Simple Keras Neural Network

What is a Sentiment Analyser?

Want to know how a product owner can find out heaps on insight about how their products are received by customers, without having to read millions of articles and reviews? A Sentiment Analyser is the answer, these things can be hooked up to twitter, review sites, databases or all of the above utilising Neural Neworks in Keras.

Its a great lazy way to understand how a product is viewed by a large group of customers in a very short space of time.

What is Keras?

Wikipedia quote: “Keras is an open-source neural-network library written in Python. It is capable of running on top of TensorFlow, Microsoft Cognitive Toolkit, Theano, or PlaidML. Designed to enable fast experimentation with deep neural networks, it focuses on being user-friendly, modular, and extensible

So yeah, if you can code in python and cant be bothered to learn TensorFlow, here is your answer!

So lets get to it…Import and Format Data

For this simple piece of coding we will be using the commonly used IMDB review dataset, its readily available and free to pull directly from keras.

The first thing we need to do is import the IMDB dataset from Keras then split it into train and test datasets.

from keras.datasets import imdb 
top_words = 10000

(x_train, y_train), (x_test, y_test) = imdb.load_data(num_words=top_words) 


You should see a downloading screen and a warning saying “using tensorflow backend”, nothing wrong with this, just let it do its thing.

You can run the below piece of code to take a look at the dataset, its basically load of words from the English Dictionary with corresponding IDs. We will use these IDs to translate later on as Neural Nets don’t like numbers.

imdb.get_word_index()

Sample from Keras IMDB Dictionary

The next part is probably the only complex bit, and its pretty much optional – in order to test that our data looks good we need to grab our first review and reverse out the keys to translate into actual words.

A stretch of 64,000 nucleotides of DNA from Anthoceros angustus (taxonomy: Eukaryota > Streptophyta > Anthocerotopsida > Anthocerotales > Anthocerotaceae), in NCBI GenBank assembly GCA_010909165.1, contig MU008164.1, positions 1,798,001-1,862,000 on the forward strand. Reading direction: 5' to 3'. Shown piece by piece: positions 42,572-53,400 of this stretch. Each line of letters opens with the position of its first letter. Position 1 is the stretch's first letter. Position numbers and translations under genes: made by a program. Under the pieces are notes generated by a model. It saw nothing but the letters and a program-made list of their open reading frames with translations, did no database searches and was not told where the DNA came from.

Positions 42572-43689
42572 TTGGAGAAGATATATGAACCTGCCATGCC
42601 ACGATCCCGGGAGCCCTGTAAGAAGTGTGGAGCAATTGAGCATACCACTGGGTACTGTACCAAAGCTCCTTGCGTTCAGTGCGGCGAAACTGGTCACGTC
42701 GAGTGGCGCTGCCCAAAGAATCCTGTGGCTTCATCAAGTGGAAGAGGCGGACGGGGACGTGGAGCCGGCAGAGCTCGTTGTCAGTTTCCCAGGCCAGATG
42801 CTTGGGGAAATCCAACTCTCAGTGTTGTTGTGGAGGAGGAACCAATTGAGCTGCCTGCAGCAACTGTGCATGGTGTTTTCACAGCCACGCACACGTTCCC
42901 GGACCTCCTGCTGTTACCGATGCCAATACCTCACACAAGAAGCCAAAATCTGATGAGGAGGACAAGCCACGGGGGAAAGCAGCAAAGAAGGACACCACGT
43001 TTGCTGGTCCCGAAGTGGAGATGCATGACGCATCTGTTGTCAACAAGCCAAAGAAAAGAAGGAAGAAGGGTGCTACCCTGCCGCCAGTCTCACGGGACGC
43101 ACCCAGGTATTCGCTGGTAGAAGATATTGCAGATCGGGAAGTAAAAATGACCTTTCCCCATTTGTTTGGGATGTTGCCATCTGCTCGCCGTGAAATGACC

word_dict = imdb.get_word_index()
word_dict = { key:(value + 3) for key, value in word_dict.items() }
word_dict[''] = 0  # Padding
word_dict['>'] = 1 # Start
word_dict['?'] = 2 # Unknown word
reverse_word_dict = { value:key for key, value in word_dict.items() }
print(' '.join(reverse_word_dict[id] for id in x_train[0]))

(I say optional, but in the real world you’re always going to want to do these checks, suggest googling around and finding some code that does what you need – that’s what I did – thanks Microsoft Academy)

Here is the first review – with all the crap stripped out.


Next a bit of tidying is required, we need to make sure that everything going into the NN is the same shape. i.e. we will specify a maximum character length of review and assign it to a variable max_review_length, then run through our data set and pad the end of any reviews with zeroes to ensure that everything is a length of 500 characters.

from keras.preprocessing import sequence
max_review_length = 500
x_train = sequence.pad_sequences(x_train, maxlen=max_review_length)
x_test = sequence.pad_sequences(x_test, maxlen=max_review_length)

If you print x_train[1] you will see that there are 500 entries in there, a bunch of numbers (that we already know correspond to words in our dictionary) and a whole load of zeroes, taking the total up to 500.

Build the Model

I have dropped the code for the model into one simple script to enable anyone to copy and paste easily – its a handy piece of code that is reusable, check the markup for specifics. If you really want to understand how this all ties together there is plenty of information on word embedding in this blog here.

#Build the Model

from keras.models import Sequential
from keras.layers import Dense
from keras.layers.embeddings import Embedding
from keras.layers import Flatten

embedding_vector_length = 32

#Define the Model:  This tells us that we are using a sequential model - i.e. one that is built from a number of layers stacked together, theres plenty of info on this in the Keras Documentation.
model = Sequential()

#Embedding layer - its a best practice to use this when dealing with text - it arranges the vectors into tables so makes it easier to process huge amounts of data. 
model.add(Embedding(top_words, embedding_vector_length, input_length=max_review_length))

#Take the input data and flatten it so can be consumed by the next layer